Northfield Area Learning Center Director Daryl Kehler said staff outreach to students made during a difficult stretch of distance learning last spring resulted in higher attendance levels this fall and possibly a more successful outcome in the coming weeks as students again learn remotely.
Kehler, who made the remarks during a Nov. 23 School Board meeting, said ALC students were engaged and completing work when learning in-person during the last part of the 2019-20 school year but struggled to maintain that level of engagement during distance learning. He cited the following:
65% to 70% in-person credit completion
57% credit completion with a hybrid format of distance and in-person instruction.
35% credit completion with exclusively distance learning.
The ALC traditionally offers students an alternative way to complete high school, learning in a more individualized and needs-catered setting. Many of the students are working to finish high school while working full or part-time, with an emotional or behavioral diagnosis, with troubles outside of school or children of their own.
Kehler said as the school realized students were struggling, the ALC shifted its approach from emphasizing credit retention to use technology to focus on building staff-student relationships.
The ALC is aiming for students to reach the consistent attendance of 90% during this school year. In the first grading period, that percentage was 92.27%. To build the school’s sense of community while observing social distancing guidelines this fall, ALC staff has held a socially distanced picnic and Halloween party.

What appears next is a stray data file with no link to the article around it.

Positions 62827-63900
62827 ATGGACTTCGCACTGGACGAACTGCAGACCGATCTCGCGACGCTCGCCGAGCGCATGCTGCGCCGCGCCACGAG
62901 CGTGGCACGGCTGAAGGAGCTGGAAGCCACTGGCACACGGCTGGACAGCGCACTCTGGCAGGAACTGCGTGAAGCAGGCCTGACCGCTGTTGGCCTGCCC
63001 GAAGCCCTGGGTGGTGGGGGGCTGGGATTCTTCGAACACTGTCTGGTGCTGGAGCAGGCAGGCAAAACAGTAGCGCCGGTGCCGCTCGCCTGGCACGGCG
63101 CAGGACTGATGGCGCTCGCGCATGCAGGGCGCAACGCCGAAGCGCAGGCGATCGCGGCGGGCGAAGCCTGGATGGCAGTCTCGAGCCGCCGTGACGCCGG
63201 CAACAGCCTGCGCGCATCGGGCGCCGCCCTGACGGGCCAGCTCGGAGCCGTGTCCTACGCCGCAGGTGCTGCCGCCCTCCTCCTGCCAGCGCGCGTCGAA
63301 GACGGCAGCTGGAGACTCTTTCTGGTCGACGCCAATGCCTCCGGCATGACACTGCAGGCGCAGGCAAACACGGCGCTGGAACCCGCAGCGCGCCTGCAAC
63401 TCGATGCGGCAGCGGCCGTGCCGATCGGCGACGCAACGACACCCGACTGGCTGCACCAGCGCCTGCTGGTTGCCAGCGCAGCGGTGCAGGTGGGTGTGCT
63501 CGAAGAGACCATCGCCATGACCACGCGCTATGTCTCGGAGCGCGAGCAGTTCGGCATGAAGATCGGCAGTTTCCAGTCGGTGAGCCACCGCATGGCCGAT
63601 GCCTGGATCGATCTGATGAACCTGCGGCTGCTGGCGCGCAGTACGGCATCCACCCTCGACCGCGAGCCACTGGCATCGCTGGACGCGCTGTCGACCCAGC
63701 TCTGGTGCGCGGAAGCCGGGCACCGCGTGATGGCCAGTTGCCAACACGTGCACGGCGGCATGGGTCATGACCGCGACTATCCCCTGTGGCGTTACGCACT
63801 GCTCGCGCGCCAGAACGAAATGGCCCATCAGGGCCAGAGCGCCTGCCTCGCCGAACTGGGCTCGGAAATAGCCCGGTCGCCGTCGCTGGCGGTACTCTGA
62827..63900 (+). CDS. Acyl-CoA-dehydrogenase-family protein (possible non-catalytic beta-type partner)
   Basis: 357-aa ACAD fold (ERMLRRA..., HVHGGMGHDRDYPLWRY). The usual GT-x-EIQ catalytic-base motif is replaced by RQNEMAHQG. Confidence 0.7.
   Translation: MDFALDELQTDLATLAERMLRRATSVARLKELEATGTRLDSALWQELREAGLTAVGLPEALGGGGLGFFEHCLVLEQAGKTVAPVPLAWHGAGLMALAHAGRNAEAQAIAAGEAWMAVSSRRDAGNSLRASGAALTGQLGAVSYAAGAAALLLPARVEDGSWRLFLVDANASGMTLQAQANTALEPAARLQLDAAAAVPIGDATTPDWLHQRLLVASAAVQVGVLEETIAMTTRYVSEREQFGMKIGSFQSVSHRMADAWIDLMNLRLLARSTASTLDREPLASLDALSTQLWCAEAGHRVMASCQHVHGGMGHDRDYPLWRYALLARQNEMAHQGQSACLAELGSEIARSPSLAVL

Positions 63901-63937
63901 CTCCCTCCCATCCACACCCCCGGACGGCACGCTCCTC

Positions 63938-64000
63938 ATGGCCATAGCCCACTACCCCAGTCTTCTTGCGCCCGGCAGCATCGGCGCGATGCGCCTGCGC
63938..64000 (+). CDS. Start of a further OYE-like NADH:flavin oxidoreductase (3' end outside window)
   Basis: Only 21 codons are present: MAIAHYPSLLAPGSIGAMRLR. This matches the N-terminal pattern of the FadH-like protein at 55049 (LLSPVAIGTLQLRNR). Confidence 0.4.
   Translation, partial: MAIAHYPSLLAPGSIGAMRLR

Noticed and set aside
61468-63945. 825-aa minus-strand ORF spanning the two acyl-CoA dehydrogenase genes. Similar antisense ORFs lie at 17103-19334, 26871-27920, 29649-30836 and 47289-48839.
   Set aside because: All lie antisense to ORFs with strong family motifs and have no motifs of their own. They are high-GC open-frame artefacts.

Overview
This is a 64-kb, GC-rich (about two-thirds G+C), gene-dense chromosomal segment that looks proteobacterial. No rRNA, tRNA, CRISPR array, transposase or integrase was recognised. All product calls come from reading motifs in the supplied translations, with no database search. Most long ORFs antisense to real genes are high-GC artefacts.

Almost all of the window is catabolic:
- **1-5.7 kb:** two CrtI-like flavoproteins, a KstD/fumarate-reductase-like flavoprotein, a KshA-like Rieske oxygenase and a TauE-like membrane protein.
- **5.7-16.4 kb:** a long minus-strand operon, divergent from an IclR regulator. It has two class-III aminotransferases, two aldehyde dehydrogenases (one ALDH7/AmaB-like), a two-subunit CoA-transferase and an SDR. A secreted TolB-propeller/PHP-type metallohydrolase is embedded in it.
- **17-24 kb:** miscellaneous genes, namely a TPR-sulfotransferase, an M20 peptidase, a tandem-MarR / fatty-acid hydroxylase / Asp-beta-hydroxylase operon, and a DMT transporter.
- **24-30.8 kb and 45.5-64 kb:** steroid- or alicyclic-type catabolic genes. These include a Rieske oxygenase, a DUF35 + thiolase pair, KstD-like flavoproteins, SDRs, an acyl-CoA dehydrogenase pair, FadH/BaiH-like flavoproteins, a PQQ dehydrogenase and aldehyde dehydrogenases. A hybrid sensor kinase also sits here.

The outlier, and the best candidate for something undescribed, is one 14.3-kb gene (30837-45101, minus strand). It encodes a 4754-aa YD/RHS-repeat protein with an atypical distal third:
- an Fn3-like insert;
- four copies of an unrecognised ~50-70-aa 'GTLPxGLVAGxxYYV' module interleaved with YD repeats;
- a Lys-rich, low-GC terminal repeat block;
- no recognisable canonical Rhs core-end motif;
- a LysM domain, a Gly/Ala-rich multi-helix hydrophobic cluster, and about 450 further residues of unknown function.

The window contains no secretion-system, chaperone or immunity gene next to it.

“It did pay off,” Kehler said.
Kehler said teachers had little experience using online learning platforms last spring but has since developed a greater understanding of the format. Students previously had minimal background in how to log into FaceTime and Zoom, making those programs difficult to use. The ALC has ensured that all students who need technological devices have received them.
Northfield Public Schools has shifted the entire district to distance learning through at least winter break as COVID-19 cases continue to rapidly increase within Rice County and dozens of staff have been away from work due to COVID-19 exposure.
Currently, the ALC is limited to having 12 people within the Longfellow School building at a time. However, Kehler hopes some students will still be able to utilize in-person lessons because of the benefits of doing so.
“In-person is incredibly valuable,” Kehler said.
Hillmann: Multiple systems of support used to help students
Credit retention during distance learning last spring weren’t limited to the ALC. More than 100 Northfield seventh and eighth graders failed at least one course during last spring’s distance learning period. Students of color accounted for nearly 50% of failing grades.
Middle School Principal Greg Gelineau has announced the school plans to have conferences with at least 75% of families twice during this school year. Also, Middle School staff is expected to participate in anti-racist work at least once a quarter during the school year.
Superintendent Matt Hillmann noted the district has learned how to support struggling learners through the Multi-Tiered System of Supports program. The initiative, intended to prevent failing grades, offers assessments, evidence-based instruction, core instruction, supplemental interventions and decisions based on data from the Minnesota Department of Education.
Hillmann added the district placed a particular focus on helping individual students last spring. However, staff later discovered several cases in which students in the same family were struggling during distance learning, providing staff a blueprint of how to help students more efficiently, effectively basis. He added that teachers created minimal posting standards for students and is reaching out to students who fail to do so.